Henry Moore OM, CH

Reclining Figure


In Tate Britain
Henry Moore OM, CH 1898–1986
Plaster and string
Object: 1054 x 2273 x 892 mm, 271 kg
Presented by the artist 1978

Display caption

In the late 1940s, the Arts Council invited Moore to submit ideas for a sculpture to be sited at the South Bank site of the Festival of Britain. Although the organising committee suggested a family theme, Moore chose to make this tense, skeletal reclining form. The work on display is the plaster model for the bronze, which was cast in an edition of five.

Gallery label, September 2004

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Catalogue entry


Not inscribed
Plaster, 41 1/2 × 89 1/2 × 35 1/8 (105.5 × 227 × 89)
Presented by the artist 1978
Exh: Henry Moore: an exhibition of Sculpture from 1950–1960, Whitechapel Art Gallery, December 1960–January 1961 (3, bronze cast repr.); Henry Moore Sculptures et Dessins, Orangerie des Tuileries, Paris, May–August 1977 (60, repr.); The Henry Moore Gift, Tate Gallery, June–August 1978, repr.p.27
Lit: Sculpture and Drawings by Henry Moore, Tate Gallery, May–July 1951 (catalogue by David Sylvester) pp.14–15; Erich Neumann, The Archetypal World of Henry Moore, 1959, pp.108–9; Will Grohmann, The Art of Henry Moore, 1960, p.53; Philip James (ed.), Henry Moore on Sculpture, 1966, pp.101, 118 (bronze repr.pl.37, 38); David Sylvester, catalogue of Henry Moore, Tate Gallery, July–September 1968, p.53; John Hedgecoe and Henry Moore, Henry Moore, 1968, pp.188, 197, 263; John Russell, Henry Moore, 1968, pp.125–7; Robert Melville, Henry Moore Sculpture and Drawings 1921–1969, 1970, p.167; Mary Banham and Bevis Hillier (ed.), A Tonic to the Nation, 1976, pp.83, 182 (a photograph of the artist working on the plaster repr. p.56); Alan G. Wilkinson, catalogue of The Drawings of Henry Moore, Art Gallery of Ontario, Toronto, November–December 1977, and tour to Japan and at Tate Gallery, June–August 1978, p.43; Alan G. Wilkinson, The Moore Collection in the Art Gallery of Ontario, Toronto, 1979, pp.114–16 (four views of plaster cast repr.)
Repr: Elda Fezzi, Henry Moore, Florence, 1971, pl.15 (detail, in colour); Giulio Carlo Argan, Henry Moore, Milan, 1971, pl.105

This work is the original plaster from which the bronze (Lund Humphries 293), commissioned by the Arts Council for the Festival of Britain and exhibited on the South Bank in the summer of 1951, was cast. An edition of five bronzes was made; the cast shown on the South Bank was loaned to Leeds City Art Gallery after the Festival and placed in the grounds of Temple Newsam House, where it was vandalised during the night of 3–4 November 1953. In 1956 it was removed from public view and in 1961 lent to the Scottish National Gallery of Modern Art. Its ownership was later transferred to the Scottish Arts Council who presented it to the National Galleries of Scotland in 1969. Another bronze cast is in the Musée National d'Art Moderne, Paris. The Moore Collection, Art Gallery of Ontario, owns a plaster cast taken, with the artist's permission, from the original plaster by one of Moore's assistants for use by the British Council in their exhibitions of Moore's work which toured Europe, Canada, New Zealand and South Africa between 1953 and 1959.

The ‘Reclining Figure’ is based on sketches (L.H. vol.2, pl.100) and maquettes executed in 1950 (L.H. 292a, b and 292). The relationship of T02270 to the earlier ‘Four-Piece Composition: Reclining Figure’ 1934 (T02054) is discussed in the Tate Gallery's Illustrated Catalogue of Acquisitions for 1976–8, p.120: in particular, the way dismemberment or separation of solid forms leads in Moore's work to the opening out of a single unified form in space such as is realised for the first time in the 1951 ‘Reclining Figure’. In the 1968 book with John Hedgecoe, op. cit., Moore mentions the sculpture as being one of a group of key works in his oeuvre. ‘The “Festival Reclining Figure”’, he wrote, ‘is perhaps my first sculpture where the space and the form are completely dependent on and inseparable from each other. I had reached the stage where I wanted my sculpture to be truly three-dimensional. In my earliest use of holes in sculpture, the holes were features in themselves. Now the space and form are so naturally fused that they are one.’ (p.188). In conversation with the compiler (12 December 1980), the artist repeated his stated belief that ‘form and space are one and the same thing’ and that ‘in order to understand form...you must understand the space that it would displace if it were taken away.’ (ibid., p.118)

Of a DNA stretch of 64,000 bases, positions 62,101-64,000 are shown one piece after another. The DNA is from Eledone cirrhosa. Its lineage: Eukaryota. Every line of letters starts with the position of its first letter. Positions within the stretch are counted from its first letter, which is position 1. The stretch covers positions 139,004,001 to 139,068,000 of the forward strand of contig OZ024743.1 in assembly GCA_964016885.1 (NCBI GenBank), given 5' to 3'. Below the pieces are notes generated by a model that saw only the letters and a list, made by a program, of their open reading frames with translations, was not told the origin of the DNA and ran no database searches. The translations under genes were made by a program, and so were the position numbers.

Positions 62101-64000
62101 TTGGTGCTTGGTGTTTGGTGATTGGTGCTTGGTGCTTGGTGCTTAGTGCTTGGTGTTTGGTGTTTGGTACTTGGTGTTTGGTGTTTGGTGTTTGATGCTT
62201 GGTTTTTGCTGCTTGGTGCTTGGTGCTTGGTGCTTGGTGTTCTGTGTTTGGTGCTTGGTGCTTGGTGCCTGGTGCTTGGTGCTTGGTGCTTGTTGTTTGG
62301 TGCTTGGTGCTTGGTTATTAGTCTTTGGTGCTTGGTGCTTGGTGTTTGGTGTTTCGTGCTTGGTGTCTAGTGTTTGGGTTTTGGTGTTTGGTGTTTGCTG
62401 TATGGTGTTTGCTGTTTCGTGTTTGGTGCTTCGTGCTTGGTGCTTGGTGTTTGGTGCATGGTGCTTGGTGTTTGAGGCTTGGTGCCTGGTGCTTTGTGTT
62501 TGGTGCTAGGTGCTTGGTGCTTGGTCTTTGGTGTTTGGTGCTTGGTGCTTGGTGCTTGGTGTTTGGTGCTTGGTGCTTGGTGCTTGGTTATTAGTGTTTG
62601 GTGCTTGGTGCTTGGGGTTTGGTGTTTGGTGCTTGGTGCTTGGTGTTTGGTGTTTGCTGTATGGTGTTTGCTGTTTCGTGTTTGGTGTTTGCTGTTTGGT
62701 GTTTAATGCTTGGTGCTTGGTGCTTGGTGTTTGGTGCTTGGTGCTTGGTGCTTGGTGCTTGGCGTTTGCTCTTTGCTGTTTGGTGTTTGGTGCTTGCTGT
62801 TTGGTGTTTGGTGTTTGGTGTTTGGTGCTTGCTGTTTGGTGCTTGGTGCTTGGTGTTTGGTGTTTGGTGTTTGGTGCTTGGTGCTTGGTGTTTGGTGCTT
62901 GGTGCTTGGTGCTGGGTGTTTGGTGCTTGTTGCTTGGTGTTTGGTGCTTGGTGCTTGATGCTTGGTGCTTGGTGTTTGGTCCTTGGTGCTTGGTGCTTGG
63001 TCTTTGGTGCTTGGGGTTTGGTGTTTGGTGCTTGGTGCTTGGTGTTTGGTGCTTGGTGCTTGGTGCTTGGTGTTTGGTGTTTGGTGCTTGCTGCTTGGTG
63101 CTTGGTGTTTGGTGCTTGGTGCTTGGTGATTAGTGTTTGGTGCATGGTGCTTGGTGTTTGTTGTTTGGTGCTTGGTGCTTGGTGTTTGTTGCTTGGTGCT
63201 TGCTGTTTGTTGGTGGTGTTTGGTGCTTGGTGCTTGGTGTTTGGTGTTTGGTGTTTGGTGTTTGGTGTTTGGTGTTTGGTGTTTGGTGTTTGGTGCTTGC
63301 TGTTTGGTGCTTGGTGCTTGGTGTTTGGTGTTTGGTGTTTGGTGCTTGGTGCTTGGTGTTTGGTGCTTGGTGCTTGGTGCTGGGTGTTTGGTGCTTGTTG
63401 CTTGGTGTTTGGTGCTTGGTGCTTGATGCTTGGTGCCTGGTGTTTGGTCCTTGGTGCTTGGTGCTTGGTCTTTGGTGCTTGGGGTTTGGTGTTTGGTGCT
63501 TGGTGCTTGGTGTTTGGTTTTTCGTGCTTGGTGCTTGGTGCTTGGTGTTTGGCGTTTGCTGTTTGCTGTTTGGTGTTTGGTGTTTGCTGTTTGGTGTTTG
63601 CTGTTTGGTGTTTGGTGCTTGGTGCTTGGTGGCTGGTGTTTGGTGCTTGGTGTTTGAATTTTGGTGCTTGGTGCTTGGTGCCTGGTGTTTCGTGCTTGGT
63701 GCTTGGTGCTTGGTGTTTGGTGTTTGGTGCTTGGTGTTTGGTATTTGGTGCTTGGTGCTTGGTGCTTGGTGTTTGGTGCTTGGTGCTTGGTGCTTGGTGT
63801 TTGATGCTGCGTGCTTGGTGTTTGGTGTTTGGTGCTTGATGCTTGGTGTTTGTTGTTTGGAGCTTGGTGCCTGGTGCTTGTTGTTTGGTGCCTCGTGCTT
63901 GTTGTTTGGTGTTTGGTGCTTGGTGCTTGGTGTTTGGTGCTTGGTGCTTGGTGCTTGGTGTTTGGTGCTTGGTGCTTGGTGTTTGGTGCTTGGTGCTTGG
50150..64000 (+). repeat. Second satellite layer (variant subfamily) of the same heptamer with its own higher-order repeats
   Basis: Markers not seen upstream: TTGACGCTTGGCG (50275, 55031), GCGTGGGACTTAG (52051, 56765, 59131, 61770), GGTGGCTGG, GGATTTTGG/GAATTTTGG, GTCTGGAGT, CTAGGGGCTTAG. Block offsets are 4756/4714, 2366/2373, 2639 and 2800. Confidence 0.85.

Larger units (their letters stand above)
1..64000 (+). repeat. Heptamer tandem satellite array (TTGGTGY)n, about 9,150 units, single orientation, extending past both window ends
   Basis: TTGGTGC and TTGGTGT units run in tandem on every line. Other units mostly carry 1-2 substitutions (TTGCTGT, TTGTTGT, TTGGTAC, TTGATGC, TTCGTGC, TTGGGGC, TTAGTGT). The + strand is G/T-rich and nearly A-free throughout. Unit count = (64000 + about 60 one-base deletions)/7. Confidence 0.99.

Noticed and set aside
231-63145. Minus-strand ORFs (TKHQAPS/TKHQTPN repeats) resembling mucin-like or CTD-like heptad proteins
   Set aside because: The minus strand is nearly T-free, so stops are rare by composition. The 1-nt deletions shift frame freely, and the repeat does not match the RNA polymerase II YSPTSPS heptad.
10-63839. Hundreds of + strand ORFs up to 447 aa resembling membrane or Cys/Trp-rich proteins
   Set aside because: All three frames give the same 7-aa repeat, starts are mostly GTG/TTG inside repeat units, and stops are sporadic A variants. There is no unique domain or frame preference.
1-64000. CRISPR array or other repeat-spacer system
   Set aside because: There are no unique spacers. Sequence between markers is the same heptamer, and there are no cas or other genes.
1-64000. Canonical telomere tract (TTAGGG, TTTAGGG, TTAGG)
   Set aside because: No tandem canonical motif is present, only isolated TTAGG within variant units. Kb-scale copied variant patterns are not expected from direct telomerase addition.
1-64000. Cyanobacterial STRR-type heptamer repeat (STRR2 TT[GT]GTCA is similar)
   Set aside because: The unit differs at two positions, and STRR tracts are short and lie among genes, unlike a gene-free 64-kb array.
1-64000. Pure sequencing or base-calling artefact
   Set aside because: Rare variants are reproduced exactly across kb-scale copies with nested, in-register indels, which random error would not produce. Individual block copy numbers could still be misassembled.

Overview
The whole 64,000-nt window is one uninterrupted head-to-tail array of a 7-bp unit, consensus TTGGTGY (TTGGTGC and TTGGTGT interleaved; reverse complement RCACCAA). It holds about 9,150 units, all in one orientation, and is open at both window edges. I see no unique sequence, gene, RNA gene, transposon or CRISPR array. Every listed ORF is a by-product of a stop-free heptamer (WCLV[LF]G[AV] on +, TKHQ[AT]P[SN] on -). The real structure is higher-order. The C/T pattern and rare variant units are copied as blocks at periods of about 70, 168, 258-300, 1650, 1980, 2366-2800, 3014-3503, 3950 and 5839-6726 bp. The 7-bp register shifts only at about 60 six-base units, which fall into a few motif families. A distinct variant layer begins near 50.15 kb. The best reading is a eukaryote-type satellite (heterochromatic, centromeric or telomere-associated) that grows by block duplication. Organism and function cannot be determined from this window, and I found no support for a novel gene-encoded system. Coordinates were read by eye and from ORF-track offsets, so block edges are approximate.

T02270 is remarkable not only for this interpenetration of solid and void but also for the use of thin strings stuck to its surface (in the bronze casts these appear as ridges), which serve to heighten the viewer's perception of volume by drawing his eye across the forms. Neumann, op. cit., pp.98–9, speculates on the meaning of the scooped-out head, which resembles a mouth cavity in T02270, and other simplified heads in Moore's work. This particular motif goes back at least as far as the 1934 ‘Four-Piece Composition’, T02054 (see above).

With regard to the siting on the South Bank of the original bronze cast of ‘Reclining Figure’, the artist told the compiler (12 December 1980) that the sculpture was not made with a specific architectural relationship in mind and that he was not worried about where it would be placed on what was, after all, only a temporary site.

Published in:
The Tate Gallery 1978-80: Illustrated Catalogue of Acquisitions, London 1981


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